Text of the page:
I have tried my best to not talk about politics this week. As a pastor I have a responsibility to minister to those on all sides of the political spectrum. It is why I have attempted to refrain from public political statements in recent months.

But, now that the conversation has shifted to being about Christianity, I do not think that I can remain silent. Yesterday, Christianity Today published an OpEd stating that President Trump should be removed from office. As soon as I read the article I knew that it would be polarizing. 

Yet, I found myself firmly agreeing with everything that was said. Let me start by saying that I did not vote for Trump or Hillary in 2016. I supported John Kasich in the GOP primary and voted for a third party in the general election. But, that’s ultimately not the point. 

I think it is really easy to miss the focus of Christianity Today’s article because the focus, despite what you might think, is not on President Trump. The focus of the article is our missiological witness to the world. The article does not condemn anyone for holding to a conversative political ideology. Instead, it speaks a word of warning to those who refuse to admit that President Trump has acted in a way that is unethical, immoral, and unchristian. 

Here’s a direct quote:
“To the many evangelicals who continue to support Mr. Trump in spite of his blackened moral record, we might say this: Remember who you are and whom you serve. Consider how your justification of Mr. Trump influences your witness to your Lord and Savior. Consider what an unbelieving world will say if you continue to brush off Mr. Trump’s immoral words and behavior in the cause of political expediency.”

As Christians, our primary calling is to make disciples. There is nothing more important. Sadly, it seems that many of us have seen our primary calling is to support “Christian values” through our unwavering support of a political party.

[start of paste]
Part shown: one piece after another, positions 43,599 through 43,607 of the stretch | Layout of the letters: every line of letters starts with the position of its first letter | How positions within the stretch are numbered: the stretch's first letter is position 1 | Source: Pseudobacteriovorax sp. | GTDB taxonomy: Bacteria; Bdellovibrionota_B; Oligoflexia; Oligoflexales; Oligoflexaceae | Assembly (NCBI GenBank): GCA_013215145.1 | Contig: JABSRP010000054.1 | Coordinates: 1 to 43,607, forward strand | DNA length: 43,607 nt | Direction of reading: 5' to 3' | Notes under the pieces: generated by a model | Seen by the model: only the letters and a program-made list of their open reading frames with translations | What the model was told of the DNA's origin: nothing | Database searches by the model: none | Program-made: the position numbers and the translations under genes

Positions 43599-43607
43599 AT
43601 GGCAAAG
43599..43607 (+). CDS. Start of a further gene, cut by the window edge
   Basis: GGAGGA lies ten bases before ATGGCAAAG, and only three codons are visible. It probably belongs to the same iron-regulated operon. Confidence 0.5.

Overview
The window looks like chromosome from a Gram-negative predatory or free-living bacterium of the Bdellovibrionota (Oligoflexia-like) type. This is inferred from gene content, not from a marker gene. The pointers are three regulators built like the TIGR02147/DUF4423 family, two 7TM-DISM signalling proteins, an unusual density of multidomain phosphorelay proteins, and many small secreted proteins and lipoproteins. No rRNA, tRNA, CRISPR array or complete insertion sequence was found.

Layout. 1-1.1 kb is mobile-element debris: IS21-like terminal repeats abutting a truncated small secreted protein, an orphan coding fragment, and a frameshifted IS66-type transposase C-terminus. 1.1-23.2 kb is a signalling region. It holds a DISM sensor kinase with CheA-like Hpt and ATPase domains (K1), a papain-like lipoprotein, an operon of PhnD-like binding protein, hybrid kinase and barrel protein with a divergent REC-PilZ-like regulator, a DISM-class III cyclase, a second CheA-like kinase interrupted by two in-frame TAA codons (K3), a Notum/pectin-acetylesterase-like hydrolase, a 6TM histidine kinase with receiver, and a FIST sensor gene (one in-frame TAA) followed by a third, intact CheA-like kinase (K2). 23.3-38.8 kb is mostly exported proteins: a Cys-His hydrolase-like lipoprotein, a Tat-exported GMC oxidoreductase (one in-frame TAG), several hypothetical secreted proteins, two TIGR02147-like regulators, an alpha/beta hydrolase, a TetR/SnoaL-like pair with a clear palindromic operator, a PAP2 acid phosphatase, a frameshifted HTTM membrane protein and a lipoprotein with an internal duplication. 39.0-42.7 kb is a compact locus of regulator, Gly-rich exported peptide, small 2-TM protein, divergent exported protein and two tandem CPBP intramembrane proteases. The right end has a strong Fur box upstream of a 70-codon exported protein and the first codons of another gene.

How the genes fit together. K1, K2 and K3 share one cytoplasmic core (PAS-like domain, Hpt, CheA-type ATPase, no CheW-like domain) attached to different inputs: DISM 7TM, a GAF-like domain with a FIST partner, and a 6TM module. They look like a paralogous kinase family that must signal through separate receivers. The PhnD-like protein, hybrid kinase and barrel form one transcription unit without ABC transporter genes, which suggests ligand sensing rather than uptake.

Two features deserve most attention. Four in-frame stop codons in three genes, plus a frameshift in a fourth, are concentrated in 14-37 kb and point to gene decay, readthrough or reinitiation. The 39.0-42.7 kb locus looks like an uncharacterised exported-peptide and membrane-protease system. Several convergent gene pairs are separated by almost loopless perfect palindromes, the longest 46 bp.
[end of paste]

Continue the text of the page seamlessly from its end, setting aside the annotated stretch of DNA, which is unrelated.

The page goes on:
President Trump seems to think that freedom of religion, one of those “Christian values,” is the thing that matters most in Christianity. This is an affront to historic and modern Christianity. Those who love Christ have always thrived under persecution and the most hostile places tend to be were the most resilient disciples are made. Christ alone grows his church, not a President.

President Trump certainly supports the Republican agenda. And yes, sometimes that agenda lines up with what Christians should value. But, we must also be willing to admit that President Trump is someone who has shown himself to be unethical, immoral, and someone who engages in actions that are certainly unchristian.

It is my firm hope that we can move beyond political theatre and understand that the true problem is where our hope rests. Does our hope rest in the risen Christ or does our hope rest in a President? If our hope rests in Christ we will see that our biggest priority is to make disciples and that we must abandon our zeal for defending someone who has time and time again shown himself to be someone who does not produce fruit. 

Please hear my heart, I am not trying to make a political statement. Rather, I am making a theological statement about where we place our hope and how that influences our missiological witness to the world. By all means, please continue supporting candidates that you believe best align with what Christians should value. Yet, when you do so, keep in mind that how you portray your support will ultimately influence your ability to make disciples.

“Donald Trump” by Gage Skidmore is licensed under CC BY-SA 2.0

Kevin Fontenot is the pastor of City Church Denton, a church plant in Denton, Texas.